Classical Jazz Music
Europe sent classical music to America – but America introduced jazz to the world. It grew out of the rhythms of Africa and the Caribbean, blossoming in cities from New Orleans to New York. That free-spirited sound soon found its way into the concert hall, and voilà! Classical jazz was born. In this Active Minds program, we'll sample ragtime, Gershwin and even a fun taste of Broadway – Russian style!
Louis Armstrong said it best: “If you have to ask what jazz is, you'll never know.” That may be true, but it's a musical genre that most of us can recognize after only a minute or two of listening. Jazz has foot-tapping, syncopated rhythms and a spontaneity, unpredictability, virtuosity and, most of all, unbridled joy that few can resist. By the early part of the 20th Century, it had begun to exert its sway in this country, mainly in big cities such as New Orleans, St. Louis, Chicago and New York. It was heard in speak-easy clubs and dance halls, sending couples out onto the dance floor to shake and shimmy to the lively, finger-snapping beat. Soon, it showed up in Broadway shows and revues, inspiring a generation of young song-smiths – among them a Brooklynite named Gershwin. When George Gershwin sat at the piano in New York City's Aeolian Hall and premiered his Rhapsody in Blue, accompanied by Paul Whiteman's orchestra on that memorable afternoon in February, 1924, his audience went crazy. Among those packing the room were Rachmaninoff, Stravinsky, Heifetz, Sousa, Stokowski and other stars of the concert hall, who were quite impressed. Jazz had crossed over to classical, and soon serious composers would be experimenting with it, excited by the new possibilities of the music's infectious rhythms and unlimited possibilities. Some of the results were more successful than others, with Gershwin leading the pack thanks to his natural affinity for this new genre. It didn't take long for classical jazz to cross the Atlantic to Europe and points east. In France, Debussy and Ravel were smitten by it and produced a handful of works that captured the flavor of this truly American sound. Even Shostakovich and Prokofiev in Russia tried their hand at it. Back home, a number of brilliant African-American jazz musicians, led by Duke Ellington, emerged from the smoky world of those hidden dance halls and clubs to bring a more authentic feel to this increasingly popular idiom. And it wasn't just the men creating jazz classics – a talented young woman named Dana Suesse (known as “The Girl Gershwin”), who'd penned a number of hit tunes, including the Hollywood anthem, “You Ought to Be in Pictures,” began writing jazzy pieces for orchestra. Composer/conductor Leonard Bernstein created bouncy works for the concert-hall and Broadway stage, along with ballet and film scores that mixed snappy dance rhythms with slithery, blues-flavored melodies. These days, jazz isn't as big as it once was, having been supplanted by the unstoppable popularity of rock 'n' roll, but the music born in that exciting stretch between the '20s and the '60s produced a variety of memorable tunes by a diverse group of composers and gifted players. By hooking onto this American sound, they brought a much-needed vitality and fun to the culture of this country, and gave the world a new music.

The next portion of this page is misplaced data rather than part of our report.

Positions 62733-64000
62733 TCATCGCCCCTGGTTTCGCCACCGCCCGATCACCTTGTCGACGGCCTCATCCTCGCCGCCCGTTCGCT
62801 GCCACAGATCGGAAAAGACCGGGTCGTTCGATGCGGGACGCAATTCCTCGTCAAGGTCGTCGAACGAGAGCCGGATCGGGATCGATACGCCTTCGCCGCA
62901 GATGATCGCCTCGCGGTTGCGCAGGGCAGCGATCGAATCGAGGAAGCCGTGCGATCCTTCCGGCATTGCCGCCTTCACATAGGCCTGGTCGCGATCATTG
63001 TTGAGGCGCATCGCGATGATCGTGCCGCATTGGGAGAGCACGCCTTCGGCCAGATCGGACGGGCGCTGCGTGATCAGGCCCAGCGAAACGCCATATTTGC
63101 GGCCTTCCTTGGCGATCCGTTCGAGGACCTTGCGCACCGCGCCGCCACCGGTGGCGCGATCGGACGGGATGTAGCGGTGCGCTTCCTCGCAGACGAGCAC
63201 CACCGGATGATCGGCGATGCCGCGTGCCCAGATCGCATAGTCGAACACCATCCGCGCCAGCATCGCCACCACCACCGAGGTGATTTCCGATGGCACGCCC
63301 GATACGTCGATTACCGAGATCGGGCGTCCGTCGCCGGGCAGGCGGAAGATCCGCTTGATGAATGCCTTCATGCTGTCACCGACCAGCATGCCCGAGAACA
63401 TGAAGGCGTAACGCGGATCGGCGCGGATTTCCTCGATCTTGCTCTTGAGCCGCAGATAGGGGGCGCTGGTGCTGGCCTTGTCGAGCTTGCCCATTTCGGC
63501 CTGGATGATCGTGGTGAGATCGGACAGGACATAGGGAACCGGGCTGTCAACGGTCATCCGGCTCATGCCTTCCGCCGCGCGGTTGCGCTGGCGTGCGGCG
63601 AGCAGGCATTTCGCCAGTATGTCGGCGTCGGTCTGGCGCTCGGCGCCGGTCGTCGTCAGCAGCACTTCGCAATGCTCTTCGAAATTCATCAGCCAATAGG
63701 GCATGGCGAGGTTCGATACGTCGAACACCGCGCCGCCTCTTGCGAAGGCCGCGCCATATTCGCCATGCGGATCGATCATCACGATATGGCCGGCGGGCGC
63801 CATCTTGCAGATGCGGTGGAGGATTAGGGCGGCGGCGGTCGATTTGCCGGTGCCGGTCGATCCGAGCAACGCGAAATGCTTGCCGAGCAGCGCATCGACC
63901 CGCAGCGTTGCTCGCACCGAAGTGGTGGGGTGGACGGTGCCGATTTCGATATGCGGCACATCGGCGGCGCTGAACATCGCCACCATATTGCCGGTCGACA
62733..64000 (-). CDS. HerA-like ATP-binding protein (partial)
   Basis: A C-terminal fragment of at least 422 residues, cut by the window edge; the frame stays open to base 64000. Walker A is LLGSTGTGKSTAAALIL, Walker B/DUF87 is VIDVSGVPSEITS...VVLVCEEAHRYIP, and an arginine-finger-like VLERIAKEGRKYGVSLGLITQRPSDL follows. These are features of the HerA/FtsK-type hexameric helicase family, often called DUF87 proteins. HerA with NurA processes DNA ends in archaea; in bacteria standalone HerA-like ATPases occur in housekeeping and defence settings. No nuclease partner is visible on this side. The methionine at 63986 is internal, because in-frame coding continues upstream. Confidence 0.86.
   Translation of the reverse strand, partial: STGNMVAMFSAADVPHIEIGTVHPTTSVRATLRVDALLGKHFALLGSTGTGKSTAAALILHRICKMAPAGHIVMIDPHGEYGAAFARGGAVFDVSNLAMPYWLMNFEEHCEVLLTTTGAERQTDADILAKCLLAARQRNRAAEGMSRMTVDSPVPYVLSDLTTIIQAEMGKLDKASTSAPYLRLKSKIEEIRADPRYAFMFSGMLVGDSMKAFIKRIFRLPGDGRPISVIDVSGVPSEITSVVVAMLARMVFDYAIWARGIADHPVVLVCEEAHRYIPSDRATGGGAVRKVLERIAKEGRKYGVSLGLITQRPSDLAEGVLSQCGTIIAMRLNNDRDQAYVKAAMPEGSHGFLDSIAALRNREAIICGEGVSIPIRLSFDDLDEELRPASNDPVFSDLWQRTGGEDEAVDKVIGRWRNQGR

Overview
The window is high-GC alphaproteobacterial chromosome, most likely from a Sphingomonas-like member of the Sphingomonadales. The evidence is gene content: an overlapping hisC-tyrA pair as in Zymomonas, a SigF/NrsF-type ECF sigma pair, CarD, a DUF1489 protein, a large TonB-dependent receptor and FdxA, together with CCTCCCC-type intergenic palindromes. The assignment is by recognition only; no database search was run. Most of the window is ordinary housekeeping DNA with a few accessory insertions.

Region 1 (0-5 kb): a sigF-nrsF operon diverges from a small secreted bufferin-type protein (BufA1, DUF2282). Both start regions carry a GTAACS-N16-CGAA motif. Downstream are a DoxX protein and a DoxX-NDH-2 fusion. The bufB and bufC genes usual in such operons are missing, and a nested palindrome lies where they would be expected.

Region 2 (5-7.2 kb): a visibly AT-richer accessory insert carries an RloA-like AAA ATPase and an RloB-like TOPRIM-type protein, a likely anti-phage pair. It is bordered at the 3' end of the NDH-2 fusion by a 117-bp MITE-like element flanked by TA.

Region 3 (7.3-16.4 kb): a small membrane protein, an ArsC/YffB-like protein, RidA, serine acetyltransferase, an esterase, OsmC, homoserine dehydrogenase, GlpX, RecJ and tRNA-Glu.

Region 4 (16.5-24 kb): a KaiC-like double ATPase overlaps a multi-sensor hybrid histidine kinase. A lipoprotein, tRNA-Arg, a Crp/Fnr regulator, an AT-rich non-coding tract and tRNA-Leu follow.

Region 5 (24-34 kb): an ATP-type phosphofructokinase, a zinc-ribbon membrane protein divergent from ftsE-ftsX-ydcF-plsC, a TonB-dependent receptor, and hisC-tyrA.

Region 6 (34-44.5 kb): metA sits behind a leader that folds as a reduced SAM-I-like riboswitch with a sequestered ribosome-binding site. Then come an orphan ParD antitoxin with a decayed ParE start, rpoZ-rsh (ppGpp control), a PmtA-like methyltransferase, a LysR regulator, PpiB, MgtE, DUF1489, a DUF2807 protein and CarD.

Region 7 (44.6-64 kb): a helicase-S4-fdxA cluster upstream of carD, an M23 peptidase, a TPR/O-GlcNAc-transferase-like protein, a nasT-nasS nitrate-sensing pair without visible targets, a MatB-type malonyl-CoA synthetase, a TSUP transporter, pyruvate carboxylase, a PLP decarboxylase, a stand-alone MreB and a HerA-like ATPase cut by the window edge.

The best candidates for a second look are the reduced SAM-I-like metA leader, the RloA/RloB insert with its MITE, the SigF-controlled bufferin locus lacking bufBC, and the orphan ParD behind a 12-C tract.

- What was the relationship between Gershwin and Ravel?
- What earlier types of music helped pave the way for jazz?
- Who were the most prominent jazz musicians who also played classical?
- Which jazz styles do you prefer – big band, cool, be-bop, fusion, free-form, solo piano?
- Why are instrumental jazz performances so dominated by men?
More to Explore
Books for Further Reading
- Szwed, John. Jazz 101: A Complete Guide to Learning and Loving Jazz. Hachette Books. 2000. 368 pages. It's an impossible subject to cover in a single volume, but Szwed does an admirable job of touching on the long and fascinating history of this American art form – doing so in clear, readable fashion. Recommended performances and recordings are listed.
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- Blesh, Rudi. They All Played Ragtime. Oak Publications. 1974 (revised edition). 347 pages. Lovers of this music simply must have this authoritative source, which has long served as the “bible” for ragtime fans.